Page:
The Federal Government’s free Year 1 Phonics Check is seeing a significant uptake from schools, with more than 1,043 schools registering users to access the website since it launched in August. In NSW alone, one in three public primary schools conducted the check in August.
The phonics screening check – a five to seven-minute assessment that tells teachers how their students are progressing in phonics – consists of 40 words which are delivered through a mixture of 20 real words and 20 pseudo-words.
The initiative is a major part of the government’s goal to lift the literacy outcomes of young people amid reports showing a worrying slump in this important area of students’ learning.
An independent review of NAPLAN by Victoria, NSW, Queensland and the ACT found that in the period between 2008 and 2019, writing performance among students plateaued between Years 3 and 5, before declining in Years 7 to 9.
According to researchers at the Institute for Learning Sciences and Teacher Education at the Australian Catholic University (ACU), this is because, while education systems have prioritised teaching reading, “far less attention and expertise has been directed to teaching writing, beyond perhaps spelling.”
A recent survey of more than 4,000 NSW teachers highlighted this issue when it found that 49% felt underprepared to reach writing.
Federal Education Minister Dan Tehan said early usage data from the Literacy Hub suggests that parents and teachers are using the tools to better understand a child’s reading level and what extra support they may need to improve their reading.
"In South Australia, where they introduced a Year 1 Phonics Check in 2018, they have seen a dramatic improvement in how they are teaching children to read,” Minister Tehan said.
“I encourage all states and territories to follow South Australia and introduce a compulsory phonics check”.
South Australian Minister for Education John Gardner said Phonics Check results have been providing teachers with a “useful picture” of students’ reading progress so they can implement the right support for those who are struggling.
While the vast majority of educators agree that phonics is an important part of learning to read, the methods involved have long been a topic of heated debate among educators.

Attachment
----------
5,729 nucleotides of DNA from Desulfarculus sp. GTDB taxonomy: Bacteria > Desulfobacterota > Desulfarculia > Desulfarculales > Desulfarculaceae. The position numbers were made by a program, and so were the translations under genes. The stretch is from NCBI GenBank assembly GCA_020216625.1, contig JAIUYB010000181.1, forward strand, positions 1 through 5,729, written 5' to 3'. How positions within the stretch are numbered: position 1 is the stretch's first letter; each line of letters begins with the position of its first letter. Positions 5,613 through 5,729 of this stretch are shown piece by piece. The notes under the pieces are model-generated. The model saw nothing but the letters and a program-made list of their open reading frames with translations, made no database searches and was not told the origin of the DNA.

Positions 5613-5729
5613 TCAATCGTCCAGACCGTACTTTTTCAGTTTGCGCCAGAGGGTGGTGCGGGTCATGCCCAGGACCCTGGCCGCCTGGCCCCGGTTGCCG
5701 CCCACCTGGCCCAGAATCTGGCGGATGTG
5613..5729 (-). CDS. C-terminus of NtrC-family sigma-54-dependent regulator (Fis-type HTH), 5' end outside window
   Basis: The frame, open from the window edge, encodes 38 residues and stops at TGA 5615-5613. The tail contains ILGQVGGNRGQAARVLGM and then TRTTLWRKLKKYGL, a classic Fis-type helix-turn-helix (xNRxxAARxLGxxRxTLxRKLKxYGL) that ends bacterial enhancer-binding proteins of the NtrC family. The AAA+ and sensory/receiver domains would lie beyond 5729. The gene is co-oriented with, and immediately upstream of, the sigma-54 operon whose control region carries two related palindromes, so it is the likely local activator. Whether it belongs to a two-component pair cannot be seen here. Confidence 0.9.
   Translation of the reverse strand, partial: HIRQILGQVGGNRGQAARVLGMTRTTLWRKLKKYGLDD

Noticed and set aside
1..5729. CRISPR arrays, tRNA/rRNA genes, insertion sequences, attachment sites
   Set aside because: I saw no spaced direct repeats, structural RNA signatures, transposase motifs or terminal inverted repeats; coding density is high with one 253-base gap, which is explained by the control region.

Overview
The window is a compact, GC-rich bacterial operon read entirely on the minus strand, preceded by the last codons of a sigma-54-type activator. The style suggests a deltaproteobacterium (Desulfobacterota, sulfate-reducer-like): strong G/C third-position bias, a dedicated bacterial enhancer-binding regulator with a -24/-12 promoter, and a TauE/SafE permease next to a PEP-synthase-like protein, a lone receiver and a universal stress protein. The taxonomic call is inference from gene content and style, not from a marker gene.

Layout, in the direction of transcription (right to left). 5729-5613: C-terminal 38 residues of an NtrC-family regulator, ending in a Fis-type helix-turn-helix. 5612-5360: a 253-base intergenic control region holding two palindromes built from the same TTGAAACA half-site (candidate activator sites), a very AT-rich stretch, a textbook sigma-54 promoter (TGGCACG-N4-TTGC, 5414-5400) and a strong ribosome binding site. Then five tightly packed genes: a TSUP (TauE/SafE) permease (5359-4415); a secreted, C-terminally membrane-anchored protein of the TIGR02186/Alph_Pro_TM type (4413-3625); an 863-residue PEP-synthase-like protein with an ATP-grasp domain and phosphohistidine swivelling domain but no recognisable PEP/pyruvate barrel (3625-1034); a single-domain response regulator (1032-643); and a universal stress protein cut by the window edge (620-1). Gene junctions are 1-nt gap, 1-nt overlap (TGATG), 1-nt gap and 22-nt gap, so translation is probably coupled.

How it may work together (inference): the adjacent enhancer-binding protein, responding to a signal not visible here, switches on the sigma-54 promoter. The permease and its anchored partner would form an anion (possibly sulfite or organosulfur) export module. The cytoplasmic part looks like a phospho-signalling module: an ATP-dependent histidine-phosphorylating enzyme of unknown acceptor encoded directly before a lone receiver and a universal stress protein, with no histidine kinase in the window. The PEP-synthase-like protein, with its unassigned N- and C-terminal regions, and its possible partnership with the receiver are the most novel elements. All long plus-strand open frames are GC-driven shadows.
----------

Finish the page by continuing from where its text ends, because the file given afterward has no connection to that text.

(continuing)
Dr Jennifer Buckingham, former senior research fellow and head of the 'FIVE from FIVE' Literacy Project, said learning to use phonics to decode words accurately is an essential aspect of early reading.
“The Year 1 phonics check is a valuable evidence-based assessment tool to ensure that children have achieved sufficient phonics skill at this critical point in their reading development,” Buckingham said.
However, some teachers and principals have voiced reservations about the check.
Katharyn Cullen, assistant head of Junior School at Seymour College in Adelaide, said the danger with mandated phonics programs is that spelling instruction is programme- centred, instead of student- centred.
“This leaves teachers unable to meet the diverse needs of learners in their class- because one size does not fit all,” Cullen wrote in an op-ed for The Educator.
“Evidence [Camilli, Vargus, & Yurecko, 2003] suggests that phonics is most effective in the context of a broader literacy curriculum. What is problematic, is that for advocates and teachers of commercialised phonic programmes, which sequence the order of sounds based on student ages, there is no broader context”.
Meadowglen Primary School principal, Dr Loretta Piazza, also has misgivings about the government’s literacy plan.
“At the centre of reading and writing is ‘meaning’, which brings a richness and authenticity and demonstrates how teaching is truly a craft,” Dr Piazza, told The Educator.
“This must be where we put our energy and refuse to be distracted by the purporters of synthetic phonics”.
THRASS founder, Denyse Ritchie, said that there is much to learn from the impact that this year’s events have had on literacy education in Australia.
“2020 has clearly shown that educators have to be adaptable in their delivery of the curriculum and that differentiation is a key issue,” Ritchie told The Educator.
“This year has also provided educators with a unique window, a concrete opportunity, to see first-hand the inequity that is the reality of our society”.
She says this insight, gained from discussions with many teachers and schools both during and since the COVID-19 lockdowns, has changed the way that many educators think about their learners regarding individual perceived opportunities.
“This has clearly shown that a ‘one size fits all’ pre-packaged program for teaching literacy does not fit our society needs,” she said.
“It also shows the importance of continued professional learning to build teacher knowledge and capacity to enable schools to build a strong, cohesive literacy program”.
Ritchie said such a program should be interwoven across the school using consistent metalanguage and strategies to provide a sustainable learning platform.
“The program should also be easily adapted to different modes of delivery, not marginalise groups of learners and that be delivered to individual learners needs,” she said.